Stay current on changes and developments in corporate law with a wide variety of resources and tools.
Aug. 12 — Companies should be thoughtful about the way they conduct internal investigations, especially when considering how to cooperate with the government and what types of remedial actions to take, attorneys said Aug. 11.
At a Practising Law Institute webcast, Helen V. Cantwell, a New York-based partner at Debevoise & Plimpton LLP, said the most important advice she gives her clients in conducting internal investigations is that “one size doesn't fit all.”
“You do not need an army of lawyers to descend on every single problem,” she said.
Cantwell added that recent statements by the Department of Justice indicate that the government does not expect companies to investigate every corner of the universe.
In terms of what the government considers in prosecuting companies, Telemachus P. Kasulis, deputy chief of the Securities and Commodities Fraud Task Force at the U.S. Attorney’s Office for the Southern District of New York, said that restitution and remedial action, and cooperation with the government are particularly important in internal probes because they are the only factors an organization has direct control over by the time external counsel typically intervenes.
Kasulis said it can be of “great comfort” to the government if the corporation self-reports or provides all of the relevant facts and states what it is doing to make things better. In particular, one thing companies can do to get in front of the problem is to disclose the steps they took to undo the harm, he said.
Kasulis said he spoke his own views and not on behalf of the government.
However, Cantwell noted that sometimes there are instances where counsel starts an internal investigation and there may be uncertainty as to whether a crime has been committed. She observed that this situation can create some tension in trying to get cooperation credit with the government.
Kasulis stated that deciding what to tell the government can be to an extent a question of strategy and that he favored increased transparency. He said that from the perspective of a government attorney, “the more you can tell us, the sooner you can tell us, the better it will be,” even if you haven't reached the conclusion that a crime has occurred.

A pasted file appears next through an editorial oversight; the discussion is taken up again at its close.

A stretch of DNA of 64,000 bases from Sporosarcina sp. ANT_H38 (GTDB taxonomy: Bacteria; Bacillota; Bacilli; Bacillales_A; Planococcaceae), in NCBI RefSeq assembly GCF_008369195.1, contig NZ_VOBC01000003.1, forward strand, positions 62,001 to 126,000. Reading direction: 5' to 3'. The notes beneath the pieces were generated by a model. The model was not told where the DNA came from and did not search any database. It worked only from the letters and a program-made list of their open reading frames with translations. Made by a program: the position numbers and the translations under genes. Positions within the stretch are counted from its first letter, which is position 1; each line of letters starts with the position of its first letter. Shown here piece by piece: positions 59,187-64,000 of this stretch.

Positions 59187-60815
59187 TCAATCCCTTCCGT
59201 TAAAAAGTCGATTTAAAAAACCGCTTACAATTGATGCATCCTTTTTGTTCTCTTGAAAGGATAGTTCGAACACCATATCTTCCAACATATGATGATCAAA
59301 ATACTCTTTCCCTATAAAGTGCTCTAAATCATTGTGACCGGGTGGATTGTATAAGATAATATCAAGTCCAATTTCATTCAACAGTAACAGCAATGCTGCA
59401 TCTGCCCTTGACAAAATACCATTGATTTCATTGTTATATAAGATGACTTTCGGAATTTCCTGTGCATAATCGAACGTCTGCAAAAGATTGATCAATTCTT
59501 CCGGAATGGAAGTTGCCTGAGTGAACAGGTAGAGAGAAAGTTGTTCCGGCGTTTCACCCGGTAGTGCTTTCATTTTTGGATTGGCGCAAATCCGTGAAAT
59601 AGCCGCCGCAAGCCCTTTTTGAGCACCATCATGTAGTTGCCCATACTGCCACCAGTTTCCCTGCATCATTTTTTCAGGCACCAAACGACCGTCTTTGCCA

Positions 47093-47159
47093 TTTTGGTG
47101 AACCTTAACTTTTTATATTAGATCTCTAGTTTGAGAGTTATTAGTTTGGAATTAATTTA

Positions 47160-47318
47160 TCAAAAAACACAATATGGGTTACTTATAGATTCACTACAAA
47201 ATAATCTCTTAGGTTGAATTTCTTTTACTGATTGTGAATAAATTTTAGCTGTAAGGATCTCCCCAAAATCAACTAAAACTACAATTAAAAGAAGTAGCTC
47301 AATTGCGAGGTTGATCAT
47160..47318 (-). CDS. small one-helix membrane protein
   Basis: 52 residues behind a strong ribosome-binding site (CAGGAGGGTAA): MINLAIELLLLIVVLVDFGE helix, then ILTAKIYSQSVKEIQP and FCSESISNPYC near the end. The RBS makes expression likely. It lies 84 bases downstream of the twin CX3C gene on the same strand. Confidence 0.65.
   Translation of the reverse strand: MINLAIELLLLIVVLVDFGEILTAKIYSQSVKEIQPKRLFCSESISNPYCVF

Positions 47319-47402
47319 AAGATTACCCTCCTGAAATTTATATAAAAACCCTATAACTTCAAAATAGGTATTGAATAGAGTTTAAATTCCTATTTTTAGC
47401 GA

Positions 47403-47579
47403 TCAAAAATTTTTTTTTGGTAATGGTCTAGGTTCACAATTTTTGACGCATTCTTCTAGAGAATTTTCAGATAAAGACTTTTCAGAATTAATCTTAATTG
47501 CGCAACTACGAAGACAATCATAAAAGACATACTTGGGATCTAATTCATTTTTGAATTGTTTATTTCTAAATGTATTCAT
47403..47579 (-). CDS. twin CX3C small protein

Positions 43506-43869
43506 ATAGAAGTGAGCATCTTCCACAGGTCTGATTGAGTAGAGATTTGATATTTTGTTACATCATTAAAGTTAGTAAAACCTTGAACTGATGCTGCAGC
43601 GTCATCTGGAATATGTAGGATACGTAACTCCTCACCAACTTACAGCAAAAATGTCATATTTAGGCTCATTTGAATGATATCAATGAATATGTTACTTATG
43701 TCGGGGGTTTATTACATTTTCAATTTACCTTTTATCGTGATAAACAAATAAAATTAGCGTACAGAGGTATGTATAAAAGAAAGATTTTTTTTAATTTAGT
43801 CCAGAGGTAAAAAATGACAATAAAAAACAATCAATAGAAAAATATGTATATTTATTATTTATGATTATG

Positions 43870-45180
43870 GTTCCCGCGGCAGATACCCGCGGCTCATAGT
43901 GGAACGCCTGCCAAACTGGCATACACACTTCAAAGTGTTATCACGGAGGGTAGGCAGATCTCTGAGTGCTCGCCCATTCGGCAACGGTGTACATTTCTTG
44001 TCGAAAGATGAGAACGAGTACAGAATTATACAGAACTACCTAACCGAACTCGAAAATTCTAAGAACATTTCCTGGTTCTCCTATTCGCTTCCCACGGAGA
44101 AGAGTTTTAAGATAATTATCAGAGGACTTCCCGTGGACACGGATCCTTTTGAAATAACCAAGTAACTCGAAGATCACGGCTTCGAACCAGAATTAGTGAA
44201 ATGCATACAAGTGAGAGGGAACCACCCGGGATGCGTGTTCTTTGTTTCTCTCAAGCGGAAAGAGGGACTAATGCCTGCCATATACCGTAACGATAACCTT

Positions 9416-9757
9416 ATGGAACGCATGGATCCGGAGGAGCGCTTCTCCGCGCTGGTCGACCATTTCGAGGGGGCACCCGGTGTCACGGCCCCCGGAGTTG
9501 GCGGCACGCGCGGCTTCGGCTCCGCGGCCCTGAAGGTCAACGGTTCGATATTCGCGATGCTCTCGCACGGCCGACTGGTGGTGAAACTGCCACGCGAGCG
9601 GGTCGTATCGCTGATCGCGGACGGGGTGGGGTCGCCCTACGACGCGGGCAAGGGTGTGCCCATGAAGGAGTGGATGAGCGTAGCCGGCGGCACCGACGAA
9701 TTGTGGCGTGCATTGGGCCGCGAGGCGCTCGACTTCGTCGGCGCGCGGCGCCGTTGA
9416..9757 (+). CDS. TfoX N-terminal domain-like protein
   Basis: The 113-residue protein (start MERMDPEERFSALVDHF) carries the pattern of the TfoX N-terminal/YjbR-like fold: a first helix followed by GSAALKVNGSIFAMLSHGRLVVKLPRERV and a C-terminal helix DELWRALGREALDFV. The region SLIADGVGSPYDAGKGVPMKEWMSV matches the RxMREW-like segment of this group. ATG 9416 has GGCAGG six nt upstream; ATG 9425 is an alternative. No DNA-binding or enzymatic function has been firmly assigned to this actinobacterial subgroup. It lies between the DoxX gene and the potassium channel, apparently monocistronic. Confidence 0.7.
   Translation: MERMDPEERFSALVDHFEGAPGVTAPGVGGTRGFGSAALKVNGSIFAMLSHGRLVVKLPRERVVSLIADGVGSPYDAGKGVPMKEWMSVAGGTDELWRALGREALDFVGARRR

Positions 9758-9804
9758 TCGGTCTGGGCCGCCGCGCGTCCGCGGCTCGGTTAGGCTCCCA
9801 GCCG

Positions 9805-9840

The attorneys also discussed whether it is in a client's best interest to provide the government with information that is protected by attorney-client or work product privileges.
Cantwell noted that she often advises her client not to waive privilege and that at the onset of oral presentations with the government, her firm will disclose that it is doing so. However, she hypothesized that this rigid approach to waiver may make interactions appear less transparent and natural.
In response, Kasulis noted that the government scrupulously follows its policy of not asking for privileged information. He also stated that attorneys, as advocates, must find the best way to convince others of their position. The government is constrained by certain factors, but defense attorneys can decide, in the best interests of their clients, to provide more information than the government can ask for, he said.
To contact the reporter on this story: Michael Greene in Washington at firstname.lastname@example.org
To contact the editor responsible for this story: Yin Wilczek at email@example.com
All Bloomberg BNA treatises are available on standing order, which ensures you will always receive the most current edition of the book or supplement of the title you have ordered from Bloomberg BNA’s book division. As soon as a new supplement or edition is published (usually annually) for a title you’ve previously purchased and requested to be placed on standing order, we’ll ship it to you to review for 30 days without any obligation. During this period, you can either (a) honor the invoice and receive a 5% discount (in addition to any other discounts you may qualify for) off the then-current price of the update, plus shipping and handling or (b) return the book(s), in which case, your invoice will be cancelled upon receipt of the book(s). Call us for a prepaid UPS label for your return. It’s as simple and easy as that. Most importantly, standing orders mean you will never have to worry about the timeliness of the information you’re relying on. And, you may discontinue standing orders at any time by contacting us at 1.800.960.1220 or by sending an email to firstname.lastname@example.org.
Put me on standing order at a 5% discount off list price of all future updates, in addition to any other discounts I may quality for. (Returnable within 30 days.)
Notify me when updates are available (No standing order will be created).
This Bloomberg BNA report is available on standing order, which ensures you will all receive the latest edition. This report is updated annually and we will send you the latest edition once it has been published. By signing up for standing order you will never have to worry about the timeliness of the information you need. And, you may discontinue standing orders at any time by contacting us at 1.800.372.1033, option 5, or by sending us an email to email@example.com.
Put me on standing order
Notify me when new releases are available (no standing order will be created)